As a father, a son, an uncle, a nephew, a brother, and a college president, I must ask myself, "How do I protect my son in a society where there is something structurally wrong with how young black men are treated by the criminal justice system?
This Monday, the Bill of Rights turned 223. It is an occasion for celebration and reflection. Celebration, because the Bill of Rights has proven a sturdy shield for protecting individual freedom. Reflection, because the Bill of Rights is often misunderstood, even by judges.
The challenge must be to extend your liberalism to uncomfortable depths that not only speak to today's crises, but stand the test of time for equality in future generations.
If all is lost, then there's no reason to try and win. But all is not lost. We have won tremendous victories on civil rights and equality for everyone. We've also suffered setbacks. But we cannot give up. We will not give up. In fact, we shall overcome.
In many ways the anger that caused thousands to take the streets against a criminal justice system that devalues the lives of people of color is the same anger against a political system that prioritizes the banks, the rich and the powerful over families.
As we achieve rights, safety, opportunity, and status, will we forget ourselves? Will we forget where we came from? The #BlackLivesMatter uprising is an incredible moment for us to define who we really are.
The recent mid-term elections marked a blazingly clear reversal of fortune for the Democrat and Republican political agendas. What's less obvious is how the reverberations will affect the LGBT (lesbian, gay, bi-sexual and transgender) movement.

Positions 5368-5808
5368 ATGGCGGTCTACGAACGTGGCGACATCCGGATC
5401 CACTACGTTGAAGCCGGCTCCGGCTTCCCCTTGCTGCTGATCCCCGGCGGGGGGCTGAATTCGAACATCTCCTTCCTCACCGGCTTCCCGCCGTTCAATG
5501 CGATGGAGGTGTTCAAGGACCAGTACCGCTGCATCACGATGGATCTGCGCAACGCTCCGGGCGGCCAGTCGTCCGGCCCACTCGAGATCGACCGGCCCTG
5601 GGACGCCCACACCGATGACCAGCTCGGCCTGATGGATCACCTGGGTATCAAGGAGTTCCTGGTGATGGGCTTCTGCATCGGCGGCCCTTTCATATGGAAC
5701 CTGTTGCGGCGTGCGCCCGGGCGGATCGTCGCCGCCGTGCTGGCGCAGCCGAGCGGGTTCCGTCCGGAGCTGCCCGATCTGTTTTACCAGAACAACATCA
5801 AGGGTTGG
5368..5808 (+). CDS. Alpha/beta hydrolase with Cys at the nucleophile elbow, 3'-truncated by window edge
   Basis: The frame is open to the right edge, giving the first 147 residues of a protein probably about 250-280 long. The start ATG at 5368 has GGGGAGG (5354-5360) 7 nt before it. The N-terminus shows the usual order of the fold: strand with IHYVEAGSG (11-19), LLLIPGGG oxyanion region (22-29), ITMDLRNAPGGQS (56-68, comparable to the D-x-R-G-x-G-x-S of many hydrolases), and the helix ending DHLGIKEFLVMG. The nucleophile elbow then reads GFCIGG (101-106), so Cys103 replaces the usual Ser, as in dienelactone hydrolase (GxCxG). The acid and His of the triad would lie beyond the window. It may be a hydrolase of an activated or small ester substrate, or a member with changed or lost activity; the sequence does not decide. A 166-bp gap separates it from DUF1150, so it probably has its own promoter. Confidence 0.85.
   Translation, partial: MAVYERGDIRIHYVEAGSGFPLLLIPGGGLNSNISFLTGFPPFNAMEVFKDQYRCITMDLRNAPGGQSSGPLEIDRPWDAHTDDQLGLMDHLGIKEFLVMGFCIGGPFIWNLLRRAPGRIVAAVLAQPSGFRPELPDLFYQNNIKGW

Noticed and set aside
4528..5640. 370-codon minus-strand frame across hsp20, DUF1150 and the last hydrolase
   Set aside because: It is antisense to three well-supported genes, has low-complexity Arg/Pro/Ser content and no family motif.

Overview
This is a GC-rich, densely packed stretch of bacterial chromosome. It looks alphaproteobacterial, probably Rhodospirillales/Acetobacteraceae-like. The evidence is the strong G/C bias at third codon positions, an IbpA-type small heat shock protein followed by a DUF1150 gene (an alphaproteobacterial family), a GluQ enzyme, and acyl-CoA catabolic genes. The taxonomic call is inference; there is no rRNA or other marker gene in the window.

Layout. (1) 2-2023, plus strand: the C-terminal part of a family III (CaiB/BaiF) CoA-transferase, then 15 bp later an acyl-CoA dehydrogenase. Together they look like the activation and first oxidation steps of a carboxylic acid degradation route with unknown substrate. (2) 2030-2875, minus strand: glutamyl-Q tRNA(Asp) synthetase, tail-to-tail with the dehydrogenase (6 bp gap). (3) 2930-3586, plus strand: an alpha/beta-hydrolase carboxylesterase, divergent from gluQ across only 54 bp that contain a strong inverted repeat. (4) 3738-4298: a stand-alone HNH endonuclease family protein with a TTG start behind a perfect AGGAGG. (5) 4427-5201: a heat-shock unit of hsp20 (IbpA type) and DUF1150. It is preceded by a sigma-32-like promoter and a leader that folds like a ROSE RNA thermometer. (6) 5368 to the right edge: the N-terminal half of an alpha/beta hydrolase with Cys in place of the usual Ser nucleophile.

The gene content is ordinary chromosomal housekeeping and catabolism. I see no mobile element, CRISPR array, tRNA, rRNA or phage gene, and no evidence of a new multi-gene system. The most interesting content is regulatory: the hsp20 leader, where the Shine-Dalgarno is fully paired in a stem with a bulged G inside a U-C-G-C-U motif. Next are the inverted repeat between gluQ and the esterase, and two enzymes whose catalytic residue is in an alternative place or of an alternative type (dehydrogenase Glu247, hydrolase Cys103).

It was the summer of 1968, and I must have looked strange, even by sixties standards, in my gleaming white hard hat with a steel antenna swaying from its crown. I was the only fififield reporter covering Resurrection City.
Initial protests in the aftermath of the grand jury's decision not to indict Darren Wilson for the killing of Michael Brown created awareness about widespread racial discrimination in law enforcement and excessive police violence. Recent protests, however, have taken on a more cynical, counterproductive tone.
In case anybody hasn't noticed, democracy in America is dying now. This isn't an overstatement; it's a fact. Corporate interests dominate our politics so much at this point that our government, for all intents and purposes, is merely its handmaiden. Whatever Wall Street wants, Wall Street gets. Corporatism is the new order of the day.
Throughout his remarkable career, Hayden has been both a prophetic voice and a political strategist, a rare combination. No single figure embodies the spirit of the generation that came of age in the 1960s than Hayden.
The Michael Brown and Eric Garner cases force us to have the tough talks about race, profiling, police use of deadly force, judicial abuse of power and potential changes to our grand jury systems.
Every day in the United States, with just the "click" of a button millions of Americans apply for employment. It's so effortless, in fact, that I can type this piece, pause for one or two seconds and CLICK; I just applied for a job, in literally, a blink.
Wednesday night saw an array of beautiful luminaries including: the still handsome Harry Belafonte, the ever talented Ruben Santiago Hudson, and the magnificent Jessye Norman (to name just a few) came out to see the world premiere of Odetta.
"Today carrying a camera is like carrying a weapon. Who ever might stop you and start interrogating you for taking pictures."
We've come a long way. We have a long way to go. When we talk about history, let's not forget to include current events. Let's not forget that we are the history of the future. That's how we gather important intelligence. Just ask Mayor Edna Branch Jackson.